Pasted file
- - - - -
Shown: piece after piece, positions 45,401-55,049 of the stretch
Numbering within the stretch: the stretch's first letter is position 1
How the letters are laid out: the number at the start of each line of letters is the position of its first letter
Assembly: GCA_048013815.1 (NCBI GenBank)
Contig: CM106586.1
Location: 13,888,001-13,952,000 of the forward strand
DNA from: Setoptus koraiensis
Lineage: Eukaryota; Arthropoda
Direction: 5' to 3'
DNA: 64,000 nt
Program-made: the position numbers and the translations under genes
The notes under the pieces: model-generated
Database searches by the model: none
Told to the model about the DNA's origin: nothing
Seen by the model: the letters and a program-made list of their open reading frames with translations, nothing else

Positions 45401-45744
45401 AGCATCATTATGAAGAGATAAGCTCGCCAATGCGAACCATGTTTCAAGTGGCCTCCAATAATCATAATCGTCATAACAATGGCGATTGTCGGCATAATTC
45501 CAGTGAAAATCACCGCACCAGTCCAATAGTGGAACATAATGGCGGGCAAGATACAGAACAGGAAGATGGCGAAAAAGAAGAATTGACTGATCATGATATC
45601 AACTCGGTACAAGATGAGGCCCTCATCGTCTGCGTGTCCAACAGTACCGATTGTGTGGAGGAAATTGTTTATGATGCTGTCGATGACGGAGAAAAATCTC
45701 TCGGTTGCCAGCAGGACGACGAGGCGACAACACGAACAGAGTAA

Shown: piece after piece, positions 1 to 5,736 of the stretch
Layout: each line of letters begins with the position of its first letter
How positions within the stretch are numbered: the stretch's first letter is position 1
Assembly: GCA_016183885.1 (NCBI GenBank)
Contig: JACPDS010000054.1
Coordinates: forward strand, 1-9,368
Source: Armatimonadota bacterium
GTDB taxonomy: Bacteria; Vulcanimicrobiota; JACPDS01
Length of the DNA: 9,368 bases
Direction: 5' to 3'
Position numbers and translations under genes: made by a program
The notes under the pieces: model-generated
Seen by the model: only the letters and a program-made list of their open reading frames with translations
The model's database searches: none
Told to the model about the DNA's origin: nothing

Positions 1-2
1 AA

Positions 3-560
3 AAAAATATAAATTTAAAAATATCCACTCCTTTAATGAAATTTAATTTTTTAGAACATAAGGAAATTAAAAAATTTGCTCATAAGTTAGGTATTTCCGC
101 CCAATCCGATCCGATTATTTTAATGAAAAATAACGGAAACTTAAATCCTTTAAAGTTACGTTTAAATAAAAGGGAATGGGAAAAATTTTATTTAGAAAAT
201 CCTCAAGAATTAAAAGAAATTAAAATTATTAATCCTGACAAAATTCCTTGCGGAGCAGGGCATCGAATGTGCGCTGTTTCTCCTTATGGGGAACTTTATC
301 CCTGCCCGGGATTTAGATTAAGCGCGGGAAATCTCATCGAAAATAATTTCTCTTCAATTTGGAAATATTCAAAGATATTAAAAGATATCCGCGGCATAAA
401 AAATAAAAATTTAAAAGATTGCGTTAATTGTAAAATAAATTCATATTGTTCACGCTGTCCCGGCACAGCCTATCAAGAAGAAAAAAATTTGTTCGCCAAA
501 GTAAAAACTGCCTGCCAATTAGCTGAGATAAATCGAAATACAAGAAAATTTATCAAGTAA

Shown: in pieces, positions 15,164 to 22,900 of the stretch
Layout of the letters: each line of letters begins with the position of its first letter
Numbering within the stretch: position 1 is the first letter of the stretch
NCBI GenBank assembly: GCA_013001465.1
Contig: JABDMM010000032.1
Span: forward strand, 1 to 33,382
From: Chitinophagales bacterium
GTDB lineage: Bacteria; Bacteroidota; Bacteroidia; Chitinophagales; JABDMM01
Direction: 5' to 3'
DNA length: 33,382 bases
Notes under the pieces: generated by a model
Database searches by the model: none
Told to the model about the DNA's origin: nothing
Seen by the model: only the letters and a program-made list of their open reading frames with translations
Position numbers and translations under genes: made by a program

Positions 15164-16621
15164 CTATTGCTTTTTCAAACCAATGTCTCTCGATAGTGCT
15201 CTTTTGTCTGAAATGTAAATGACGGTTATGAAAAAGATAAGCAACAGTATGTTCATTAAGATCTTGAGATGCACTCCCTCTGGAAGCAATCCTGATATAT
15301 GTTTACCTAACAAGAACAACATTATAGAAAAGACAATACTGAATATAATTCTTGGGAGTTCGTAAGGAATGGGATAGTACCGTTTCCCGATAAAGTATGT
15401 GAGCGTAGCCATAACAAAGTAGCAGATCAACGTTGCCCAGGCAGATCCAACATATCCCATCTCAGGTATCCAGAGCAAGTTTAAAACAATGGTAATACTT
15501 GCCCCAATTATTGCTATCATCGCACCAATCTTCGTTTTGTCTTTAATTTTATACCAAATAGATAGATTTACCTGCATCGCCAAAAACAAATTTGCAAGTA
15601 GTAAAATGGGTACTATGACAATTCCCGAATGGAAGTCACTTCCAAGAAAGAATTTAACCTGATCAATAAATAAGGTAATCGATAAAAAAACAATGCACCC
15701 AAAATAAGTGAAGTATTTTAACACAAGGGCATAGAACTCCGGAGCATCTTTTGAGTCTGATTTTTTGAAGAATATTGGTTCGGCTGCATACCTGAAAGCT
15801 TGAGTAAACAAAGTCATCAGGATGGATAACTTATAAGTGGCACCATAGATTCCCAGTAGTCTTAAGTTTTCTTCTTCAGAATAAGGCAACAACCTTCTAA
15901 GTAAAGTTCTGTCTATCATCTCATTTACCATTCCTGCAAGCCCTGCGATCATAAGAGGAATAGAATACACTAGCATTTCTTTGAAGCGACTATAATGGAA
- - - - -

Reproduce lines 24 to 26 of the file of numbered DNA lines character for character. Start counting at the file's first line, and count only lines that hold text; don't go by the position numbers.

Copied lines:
Assembly: GCA_016183885.1 (NCBI GenBank)
Contig: JACPDS010000054.1
Coordinates: forward strand, 1-9,368